When the Rotherham child abuse scandal exploded last year the nation hoped that the sordid story was a horrifying one-off.
But in the wake of the revelations came allegations of more Asian gangs sexually abusing white girls–some as young as 12–in cities across the north of England.
For Katie Taylor (not her real name), the sickening tales of sexual abuse came as no surprise, because as a 13-year-old, she too had been a victim of predatory gangs.
In a brave appearance on ITV breakfast show, This Morning, she revealed that she had first been approached by a handsome man named ‘Sam’ at just 13 years of age.
‘I first noticed him when he began following me home from school but I didn’t think anything of it at first,’ she said from behind a screen.
‘He said he couldn’t be seen with me in public because I was white and he was Asian.’ but to all intents and purposes, she added, ‘we were boyfriend and girlfriend.’
For a while things seemed fine. Katie, the product of a broken home and the victim of bullying at school, revelled in Sam’s attention but things soon took a turn for the worse.
Hitherto gentle and kind, things turned violent when, one day, Katie refused to have sex with Sam. ‘He wouldn’t let me go,’ she remembered.
‘He stood in front of the door and I tried to open it but there were three locks on the door… I just couldn’t get out. To get out, I had to have sex, yes…’
Worse was to come. She was taken to meet two men named Wadi and Tali after a chance visit to a corner shop. Both swiftly started to abuse her.
At the meeting that followed, first Wadi, then Tali forced themselves on the 13-year-old girl. But shockingly, Katie was by now so conditioned to Sam’s behaviour that she didn’t realise anything was wrong.
‘I just thought they were my boyfriends because they were always nice to me, they were always giving me things and they always said I was special and they loved me, so I just thought they were my boyfriends,’ she said.
As the abuse escalated, more and more men became involved, including ‘Zeb’, who bombarded her with texts and calls before driving her to his home, where she was forced to perform a sex act on him.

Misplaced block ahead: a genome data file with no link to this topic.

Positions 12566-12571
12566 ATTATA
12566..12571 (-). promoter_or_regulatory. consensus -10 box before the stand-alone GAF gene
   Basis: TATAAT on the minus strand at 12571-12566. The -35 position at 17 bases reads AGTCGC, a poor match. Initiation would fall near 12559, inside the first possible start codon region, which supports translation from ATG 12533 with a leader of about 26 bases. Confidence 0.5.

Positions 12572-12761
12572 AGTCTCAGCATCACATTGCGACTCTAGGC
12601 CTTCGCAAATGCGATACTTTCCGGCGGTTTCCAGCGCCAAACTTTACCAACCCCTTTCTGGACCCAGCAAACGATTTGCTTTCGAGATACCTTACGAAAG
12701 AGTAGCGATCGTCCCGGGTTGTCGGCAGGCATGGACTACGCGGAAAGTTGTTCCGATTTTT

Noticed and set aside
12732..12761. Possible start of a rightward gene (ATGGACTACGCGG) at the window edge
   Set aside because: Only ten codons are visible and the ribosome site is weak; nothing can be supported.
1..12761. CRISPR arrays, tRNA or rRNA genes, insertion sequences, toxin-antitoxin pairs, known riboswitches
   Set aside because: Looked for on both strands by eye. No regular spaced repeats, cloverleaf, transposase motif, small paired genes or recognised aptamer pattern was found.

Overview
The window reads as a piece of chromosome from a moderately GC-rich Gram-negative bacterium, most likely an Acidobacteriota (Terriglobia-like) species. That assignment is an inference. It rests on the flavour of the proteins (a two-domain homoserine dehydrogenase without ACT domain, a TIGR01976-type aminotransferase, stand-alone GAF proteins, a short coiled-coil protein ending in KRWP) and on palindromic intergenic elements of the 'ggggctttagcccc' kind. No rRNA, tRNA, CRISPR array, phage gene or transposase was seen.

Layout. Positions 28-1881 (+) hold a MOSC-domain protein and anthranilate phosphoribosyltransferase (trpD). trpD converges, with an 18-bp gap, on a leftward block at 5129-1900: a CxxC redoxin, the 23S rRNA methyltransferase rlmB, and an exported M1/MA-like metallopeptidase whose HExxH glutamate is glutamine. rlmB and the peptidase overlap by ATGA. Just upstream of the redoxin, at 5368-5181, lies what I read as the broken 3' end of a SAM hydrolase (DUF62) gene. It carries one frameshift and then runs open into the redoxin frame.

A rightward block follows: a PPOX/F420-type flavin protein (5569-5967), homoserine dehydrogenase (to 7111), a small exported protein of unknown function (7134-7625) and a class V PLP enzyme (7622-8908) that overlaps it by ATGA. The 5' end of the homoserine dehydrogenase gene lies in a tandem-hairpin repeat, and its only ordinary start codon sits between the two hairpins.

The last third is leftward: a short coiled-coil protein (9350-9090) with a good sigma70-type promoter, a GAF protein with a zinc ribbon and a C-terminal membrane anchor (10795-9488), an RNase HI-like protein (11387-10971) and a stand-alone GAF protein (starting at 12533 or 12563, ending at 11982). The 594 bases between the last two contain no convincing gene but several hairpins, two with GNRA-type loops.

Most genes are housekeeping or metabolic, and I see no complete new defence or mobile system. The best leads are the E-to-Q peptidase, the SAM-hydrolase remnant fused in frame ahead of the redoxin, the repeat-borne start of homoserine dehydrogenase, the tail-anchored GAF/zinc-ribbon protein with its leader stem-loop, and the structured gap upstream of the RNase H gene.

Things went from bad to worse, eventually culminating with a disgusting sex party, during which Katie was drugged and raped by several men.
‘He [Zeb] gave me vodka and coke and I didn’t think anything of it,’ says Katie. ‘He asked me to stand up and I just fell to the floor. My vision was blurry and the voices were echoing in my head. I just couldn’t feel my own body.
‘I remember before I was taken upstairs, there was only Zeb and two other guys there. They took me upstairs.
‘It was dark in the room but I can remember three figures laid on the bed. After that, all I can remember is being sick and passing out and when I woke up, I was on the floor and all of my clothes were off, and when I went back downstairs, I can’t remember the number, but there was more men there that weren’t there before…
‘When I woke up I felt sore everywhere and I knew what had happened because they were there and obviously they wouldn’t have taken my clothes off for nothing. I know that they did something…’
And still her nightmare continued, with Katie eventually hitting rock bottom the following month, when she discovered that she had become pregnant as a result of the gang rape.
Sickened and demoralised after being forced to have an abortion, the final straw came when Zeb said he wanted to pimp her to his friends and insisted that she start taking cocaine.
Bravely, Katie plucked up the courage to tell a social worker what had happened and the police were duly involved.
Although the police were determined to prosecute Zeb and his gang, Katie was horrified to be asked early on about the racial politics surrounding the case.
‘The police really did want prosecutions but it was ridiculous because early on they brought up the issue of race, and I didn’t even know why it mattered after what they’d done, but they told me they had to be careful how they dealt with it in case they were called racist,’ she explained.
Turning to Kama Lamy, a legal expert in the field of child abuse, presenter Philip Schofield then asked whether this meant that abuse of the sort that Katie suffered was a racial issue.
Not so said Lamy. ‘We have to remember, of course, that the vast majority of child sexual abuse takes place within the home and is perpetrated by white males and not Asian groups,’ she told Schofield and fellow presenter, Holly Willoughby.
‘Tragically, Katie’s story is not completely unfamiliar to those of us who work within the criminal justice system, but it is rare and unusual and we have to bear that in mind.’
She added: ‘By taking children as young as Katie who don’t have enormous experience of the world or sexual behaviour beforehand, they’re [gangs] able to absolutely normalise what is child sex abuse.’
Katie, who has written a book about her harrowing experiences called Stolen Girl, was then asked what she would say to anyone currently in the same situation.
‘I would say to them obviously come forward,’ she said. ‘I’d say the moment someone says to them, “don’t tell anyone, this is our secret”, tell some one straight away because you know something is wrong.‘